The attorney general downplayed Mr Mueller’s complaints, saying they were mostly about process, not substance, while raising a few objections of his own.

Mr Barr said that Mr Mueller did not, as requested, identify grand jury material in his report when he submitted it, slowing the public release of the report as the Justice Department worked to black out sensitive information.

“His concern was he wanted more out,” Mr Barr said.

He said Mr Mueller did not say that he had inaccurately summarised the investigation.

Mr Barr also insisted that once the special counsel submitted his report, his work was done and the document became “my baby".

“It was my decision how and when to make it public, not Bob Mueller's,” he said.

Wednesday’s contentious Senate hearing gave Mr Barr his most extensive chance to defend recent Justice Department actions, including a press conference before the report’s release and issuing a brief summary letter two days after getting the report.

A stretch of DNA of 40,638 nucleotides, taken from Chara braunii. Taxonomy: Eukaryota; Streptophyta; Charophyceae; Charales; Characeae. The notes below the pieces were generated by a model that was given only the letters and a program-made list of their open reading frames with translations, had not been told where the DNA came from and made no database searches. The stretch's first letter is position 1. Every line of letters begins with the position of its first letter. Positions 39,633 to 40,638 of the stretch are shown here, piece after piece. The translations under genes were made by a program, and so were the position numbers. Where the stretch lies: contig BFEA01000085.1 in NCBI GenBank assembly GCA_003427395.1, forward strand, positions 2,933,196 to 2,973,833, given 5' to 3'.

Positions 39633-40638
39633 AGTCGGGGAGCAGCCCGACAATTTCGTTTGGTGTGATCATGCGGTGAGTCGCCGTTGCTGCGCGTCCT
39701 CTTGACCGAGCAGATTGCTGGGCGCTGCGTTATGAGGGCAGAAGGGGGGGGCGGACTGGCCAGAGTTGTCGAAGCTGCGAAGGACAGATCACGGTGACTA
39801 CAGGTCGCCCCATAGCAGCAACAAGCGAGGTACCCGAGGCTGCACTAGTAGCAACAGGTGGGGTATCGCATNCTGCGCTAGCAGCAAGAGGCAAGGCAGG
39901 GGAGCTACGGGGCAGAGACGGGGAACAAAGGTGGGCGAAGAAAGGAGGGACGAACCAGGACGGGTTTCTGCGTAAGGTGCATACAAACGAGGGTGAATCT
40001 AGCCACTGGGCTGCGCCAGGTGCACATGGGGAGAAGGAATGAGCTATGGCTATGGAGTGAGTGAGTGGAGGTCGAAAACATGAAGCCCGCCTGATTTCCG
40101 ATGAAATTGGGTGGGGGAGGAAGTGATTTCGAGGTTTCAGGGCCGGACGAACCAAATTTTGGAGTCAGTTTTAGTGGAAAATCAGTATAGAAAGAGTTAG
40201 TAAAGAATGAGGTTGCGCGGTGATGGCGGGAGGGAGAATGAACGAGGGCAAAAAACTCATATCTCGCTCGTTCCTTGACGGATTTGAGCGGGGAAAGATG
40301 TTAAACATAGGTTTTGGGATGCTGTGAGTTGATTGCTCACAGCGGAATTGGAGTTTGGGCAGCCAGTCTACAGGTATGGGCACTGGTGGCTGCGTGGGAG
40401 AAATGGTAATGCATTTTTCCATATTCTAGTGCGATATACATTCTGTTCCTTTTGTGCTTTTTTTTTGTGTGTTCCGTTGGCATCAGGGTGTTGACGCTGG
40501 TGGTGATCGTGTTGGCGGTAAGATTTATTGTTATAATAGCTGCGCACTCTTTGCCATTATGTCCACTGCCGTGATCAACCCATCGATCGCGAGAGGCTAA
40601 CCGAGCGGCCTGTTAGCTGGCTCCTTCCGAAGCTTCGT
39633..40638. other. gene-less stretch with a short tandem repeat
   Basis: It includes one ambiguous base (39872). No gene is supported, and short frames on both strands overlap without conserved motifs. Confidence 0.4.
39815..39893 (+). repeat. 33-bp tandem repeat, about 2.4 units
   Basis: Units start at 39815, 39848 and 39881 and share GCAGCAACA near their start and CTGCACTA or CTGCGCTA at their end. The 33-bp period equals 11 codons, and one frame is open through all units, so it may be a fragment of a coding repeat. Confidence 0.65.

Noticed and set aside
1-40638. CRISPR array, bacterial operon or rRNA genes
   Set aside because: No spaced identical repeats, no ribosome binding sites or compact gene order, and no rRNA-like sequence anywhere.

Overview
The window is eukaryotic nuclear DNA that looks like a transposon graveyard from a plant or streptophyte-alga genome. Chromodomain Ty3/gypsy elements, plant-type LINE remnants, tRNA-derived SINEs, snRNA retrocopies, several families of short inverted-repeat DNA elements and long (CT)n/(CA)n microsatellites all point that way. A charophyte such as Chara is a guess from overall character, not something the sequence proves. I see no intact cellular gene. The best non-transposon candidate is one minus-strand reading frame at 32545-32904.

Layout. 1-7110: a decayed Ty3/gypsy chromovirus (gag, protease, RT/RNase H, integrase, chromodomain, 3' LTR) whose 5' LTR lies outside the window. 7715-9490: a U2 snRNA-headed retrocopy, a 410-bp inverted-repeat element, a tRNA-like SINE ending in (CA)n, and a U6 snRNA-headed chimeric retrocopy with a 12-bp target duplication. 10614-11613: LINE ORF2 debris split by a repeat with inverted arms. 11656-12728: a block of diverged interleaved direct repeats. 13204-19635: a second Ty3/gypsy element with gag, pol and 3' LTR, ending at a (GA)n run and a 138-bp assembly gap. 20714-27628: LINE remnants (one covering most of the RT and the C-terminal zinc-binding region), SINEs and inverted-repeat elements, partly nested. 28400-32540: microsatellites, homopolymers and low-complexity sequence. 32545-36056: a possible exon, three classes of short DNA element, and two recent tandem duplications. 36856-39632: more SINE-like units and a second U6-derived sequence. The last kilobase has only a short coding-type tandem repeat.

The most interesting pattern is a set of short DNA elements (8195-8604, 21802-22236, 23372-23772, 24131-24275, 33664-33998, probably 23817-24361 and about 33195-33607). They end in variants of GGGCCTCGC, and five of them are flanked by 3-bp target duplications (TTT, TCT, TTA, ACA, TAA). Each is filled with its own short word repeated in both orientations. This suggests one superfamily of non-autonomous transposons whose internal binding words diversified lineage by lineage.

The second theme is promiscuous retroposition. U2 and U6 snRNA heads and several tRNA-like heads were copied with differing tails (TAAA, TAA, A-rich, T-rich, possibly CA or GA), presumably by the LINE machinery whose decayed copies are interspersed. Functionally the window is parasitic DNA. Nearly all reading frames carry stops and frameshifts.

But the hearing, which included three Democratic presidential candidates, also laid bare the partisan divide over the handling of Mr Mueller’s report.

Some Republicans defended Mr Trump and focused on his 2016 Democratic opponent Hillary Clinton's email and campaign practices, and what they argued has been a lack of investigation into them.

As the hearing was getting under way, Mr Trump tweeted his familiar message of: “No collusion, no obstruction.”

Mr Mueller reached no conclusion on obstruction he did report that his investigation established no criminal conspiracy between the Trump team and Russia.

Mr Barr said Mr Trump was “falsely accused” during the investigation and that the president therefore lacked the criminal intent required to commit obstruction.